I am a new RN. I am also a 46 year old man. I graduated in May, passed NCLEX and started work in July. I started in a new nurse bridge program that was basic but nice and informative. I worked in several units before ending up on a cardiac/pulmonary stepdown unit. I have been there 90 days. I still feel as though there is a lot of knowledge I am lacking. About 2/3 of the other nurses on the unit are great. They offer support and are very willing to answer questions. The other third are condescending and just plain rude. Giving report is the worst. I work hard to prepare for the report. I try to anticipate questions. I give more information than I typically receive. It feels like an interrogation. They inevitably ask a question I don't know the answer to and then they sigh and say things like "Don't you think that's important to know?" For example, I told the oncoming nurse my patient had an aortic valve replacement. She asked if it was tissue or mechanical. I didn't know and she made me feel stupid. She could have used this as an opportunity to teach why that was important to know instead of being mean. Sometimes I wonder if this is personal, if they don't like men, or if it's just because I'm new. Whatever the reason, it's getting old. Any advice?
Oh **** NO! That approach will be seen as weak. Do not cow tow in this situation.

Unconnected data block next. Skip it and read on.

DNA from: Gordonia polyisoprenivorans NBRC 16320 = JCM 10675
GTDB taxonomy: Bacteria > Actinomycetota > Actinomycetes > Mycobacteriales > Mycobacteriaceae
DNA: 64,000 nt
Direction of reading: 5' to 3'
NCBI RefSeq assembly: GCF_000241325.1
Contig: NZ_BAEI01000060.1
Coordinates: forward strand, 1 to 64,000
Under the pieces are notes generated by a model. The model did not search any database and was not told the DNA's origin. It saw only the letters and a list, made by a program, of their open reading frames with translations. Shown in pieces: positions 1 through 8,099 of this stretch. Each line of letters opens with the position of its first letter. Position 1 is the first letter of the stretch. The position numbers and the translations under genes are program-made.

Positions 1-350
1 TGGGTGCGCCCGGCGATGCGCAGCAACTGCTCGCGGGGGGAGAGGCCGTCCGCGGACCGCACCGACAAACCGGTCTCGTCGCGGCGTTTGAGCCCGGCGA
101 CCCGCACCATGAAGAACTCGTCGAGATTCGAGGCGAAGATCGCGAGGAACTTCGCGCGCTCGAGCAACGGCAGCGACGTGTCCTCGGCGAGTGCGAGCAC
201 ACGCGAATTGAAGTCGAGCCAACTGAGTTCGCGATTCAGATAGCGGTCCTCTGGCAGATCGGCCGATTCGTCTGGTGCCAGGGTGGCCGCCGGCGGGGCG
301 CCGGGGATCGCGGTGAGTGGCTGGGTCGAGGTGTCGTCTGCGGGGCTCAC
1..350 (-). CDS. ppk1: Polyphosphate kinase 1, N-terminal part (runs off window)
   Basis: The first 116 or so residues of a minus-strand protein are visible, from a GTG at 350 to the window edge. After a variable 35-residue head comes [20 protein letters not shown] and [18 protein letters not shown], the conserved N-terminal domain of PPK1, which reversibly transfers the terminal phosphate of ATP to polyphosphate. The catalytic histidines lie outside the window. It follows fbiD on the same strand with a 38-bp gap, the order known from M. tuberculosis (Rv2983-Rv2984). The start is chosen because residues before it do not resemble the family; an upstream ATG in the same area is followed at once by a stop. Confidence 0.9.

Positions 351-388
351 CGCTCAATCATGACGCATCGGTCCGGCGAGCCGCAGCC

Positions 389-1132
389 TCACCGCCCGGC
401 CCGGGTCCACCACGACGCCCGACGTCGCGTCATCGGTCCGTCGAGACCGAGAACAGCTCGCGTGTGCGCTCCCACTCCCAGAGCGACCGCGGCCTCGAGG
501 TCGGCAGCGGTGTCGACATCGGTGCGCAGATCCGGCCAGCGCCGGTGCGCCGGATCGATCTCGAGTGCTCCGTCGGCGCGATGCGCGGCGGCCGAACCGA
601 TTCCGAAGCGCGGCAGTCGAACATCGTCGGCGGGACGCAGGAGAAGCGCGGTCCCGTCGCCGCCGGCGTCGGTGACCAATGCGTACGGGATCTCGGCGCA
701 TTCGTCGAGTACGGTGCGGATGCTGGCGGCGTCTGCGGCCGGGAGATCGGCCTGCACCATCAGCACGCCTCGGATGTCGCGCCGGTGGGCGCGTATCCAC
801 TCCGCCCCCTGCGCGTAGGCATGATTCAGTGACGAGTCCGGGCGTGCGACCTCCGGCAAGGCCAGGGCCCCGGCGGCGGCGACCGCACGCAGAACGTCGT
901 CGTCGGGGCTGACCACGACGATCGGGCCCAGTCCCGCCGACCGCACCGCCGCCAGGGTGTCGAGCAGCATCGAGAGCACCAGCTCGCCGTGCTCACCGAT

Last edit by Esme12 on Nov 20, '12
: Reason: TOS/profanity
Nov 20, '12
The valve question is VERY important because it determines which kind of meds the patient will be on for the rest of their lives. So there is a lot of patient education riding on that answer. She was right about asking that question but she should have cut you some slack knowing you were a new grad and taken the opportunity to teach you about pig/artificial valves. View this incidence as a learning opportunity. You didn't know about the relevance of the type of valve and now you, thanks to the mean nurse who exposed a gap in your nursing knowledge. Hey, what if patient/family had asked that question (and they will)? That mean nurse actually did you a favor for saving your face next time a patient asks you that question since you will now for sure know the answer. Let me add that I am a new male grad and also experience the same problems. I think it has to do partially with gender; you know, we are breaking into their exclusive "girls club" and some of them resent that intrusion. But hey we knew it was female dominated profession before we got in so we can't complain too much now.
Last edit by trueblue2000 on Nov 20, '12